of falling apart. Whatever discouragement comes from falling off the back

is at least partly offset by the tremendous amount of attention that single

person is getting from the crowds! And, when you talk with them later, they

tell you they *do* hear you, and it *does* keep them going.

Another minute or two and you get a bit larger group, riders who are working

really hard, trying not to lose too much time in the GC. There's a bit of

panic on some of their faces; nobody looks comfortable. Nobody in this

group is going to win the stage, but there still might be opportunities for

a couple of them to move up in the GC.

Now you start getting the stragglers; people who have blown up and are

steadily losing time. These guys are going visibly slower than those that

came before, and they look really, really awful. Mortal. Like you & me

when we're totally bonked and have three miles left on nasty climb and can't

imagine how we'll make it over the top. No pedals turned in anger, just


By this time things have really thinned out and maybe twenty minutes (or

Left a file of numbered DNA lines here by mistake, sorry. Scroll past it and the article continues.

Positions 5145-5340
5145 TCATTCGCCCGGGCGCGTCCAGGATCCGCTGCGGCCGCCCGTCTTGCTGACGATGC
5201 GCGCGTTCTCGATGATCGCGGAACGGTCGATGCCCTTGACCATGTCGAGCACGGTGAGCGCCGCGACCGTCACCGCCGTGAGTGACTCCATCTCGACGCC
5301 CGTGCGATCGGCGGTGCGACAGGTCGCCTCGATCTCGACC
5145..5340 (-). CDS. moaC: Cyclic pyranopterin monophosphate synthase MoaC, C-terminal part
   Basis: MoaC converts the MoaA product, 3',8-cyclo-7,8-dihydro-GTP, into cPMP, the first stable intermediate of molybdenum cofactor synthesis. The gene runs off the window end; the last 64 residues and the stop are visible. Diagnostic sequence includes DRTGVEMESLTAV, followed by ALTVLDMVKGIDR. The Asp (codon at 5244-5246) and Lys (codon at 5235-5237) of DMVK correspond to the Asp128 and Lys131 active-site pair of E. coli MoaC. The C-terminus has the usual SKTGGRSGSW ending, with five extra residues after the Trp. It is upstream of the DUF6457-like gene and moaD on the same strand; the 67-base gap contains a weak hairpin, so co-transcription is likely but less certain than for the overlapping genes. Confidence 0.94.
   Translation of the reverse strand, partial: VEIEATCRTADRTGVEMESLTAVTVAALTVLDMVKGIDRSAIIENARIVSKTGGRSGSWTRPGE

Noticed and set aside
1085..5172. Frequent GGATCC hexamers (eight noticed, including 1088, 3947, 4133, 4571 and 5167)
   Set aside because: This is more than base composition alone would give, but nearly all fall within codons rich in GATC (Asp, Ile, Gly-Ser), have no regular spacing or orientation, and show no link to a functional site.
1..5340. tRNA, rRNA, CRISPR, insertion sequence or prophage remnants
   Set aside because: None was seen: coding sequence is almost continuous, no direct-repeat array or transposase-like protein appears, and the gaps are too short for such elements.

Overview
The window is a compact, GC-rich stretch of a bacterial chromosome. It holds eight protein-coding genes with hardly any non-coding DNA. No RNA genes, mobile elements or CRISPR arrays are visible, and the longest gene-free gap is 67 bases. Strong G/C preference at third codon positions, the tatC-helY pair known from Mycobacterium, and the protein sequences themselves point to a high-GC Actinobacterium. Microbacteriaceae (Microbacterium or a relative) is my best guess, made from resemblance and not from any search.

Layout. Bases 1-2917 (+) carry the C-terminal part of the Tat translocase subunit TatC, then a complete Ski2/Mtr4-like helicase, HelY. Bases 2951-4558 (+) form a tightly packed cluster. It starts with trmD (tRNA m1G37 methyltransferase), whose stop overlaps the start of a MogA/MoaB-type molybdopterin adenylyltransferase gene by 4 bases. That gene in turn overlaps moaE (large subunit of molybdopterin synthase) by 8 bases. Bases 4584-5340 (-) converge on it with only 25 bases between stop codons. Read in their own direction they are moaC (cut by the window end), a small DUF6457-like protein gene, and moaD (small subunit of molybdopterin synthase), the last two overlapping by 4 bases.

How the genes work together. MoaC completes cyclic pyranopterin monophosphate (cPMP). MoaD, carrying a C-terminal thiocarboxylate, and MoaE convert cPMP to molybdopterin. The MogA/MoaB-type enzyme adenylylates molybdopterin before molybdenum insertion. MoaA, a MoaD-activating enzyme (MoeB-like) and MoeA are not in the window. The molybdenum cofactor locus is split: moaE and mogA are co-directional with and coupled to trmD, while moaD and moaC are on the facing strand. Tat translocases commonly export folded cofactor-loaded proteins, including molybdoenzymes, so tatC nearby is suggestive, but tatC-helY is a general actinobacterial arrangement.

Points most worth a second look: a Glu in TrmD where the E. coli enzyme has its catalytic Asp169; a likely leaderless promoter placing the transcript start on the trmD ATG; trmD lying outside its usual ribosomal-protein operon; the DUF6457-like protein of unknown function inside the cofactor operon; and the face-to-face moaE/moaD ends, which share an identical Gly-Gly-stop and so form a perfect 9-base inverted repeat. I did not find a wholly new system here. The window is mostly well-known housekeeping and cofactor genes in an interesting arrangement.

more) have passed since the lead rider. You start counting in your mind how

many have passed by; it just doesn't seem like all that many. Did everyone

drop out? But you wait a bit more and here it comes... maybe 80 guys all

bunched together, riding almost casually up the hill. Their work was done

long ago, and none of them are in contention for anything but perhaps

sprinter's points... their only fear is the dreaded time-cut. But as long

as a large number ride together, they figure they'll all be allowed to stay

in the race, even if they miss the time-cut, because the organizers aren't

going to disqualify half the field!

And, finally, the broom wagon comes along, giving far too much attention to

the poor guy in front of it, the last rider on the course. This guy

probably doesn't have a chance of making the time cut, but suffers on.

Everybody watching can relate to this poor guy, and sometimes the identity

surprises you (last year on the Tourmalet, it was Axel Merckx).

That's what you get watching the TDF in person.



Post date: 2018-05-28 18:08:47
Post date GMT: 2018-05-29 01:08:47
Post modified date: 2018-05-28 18:09:23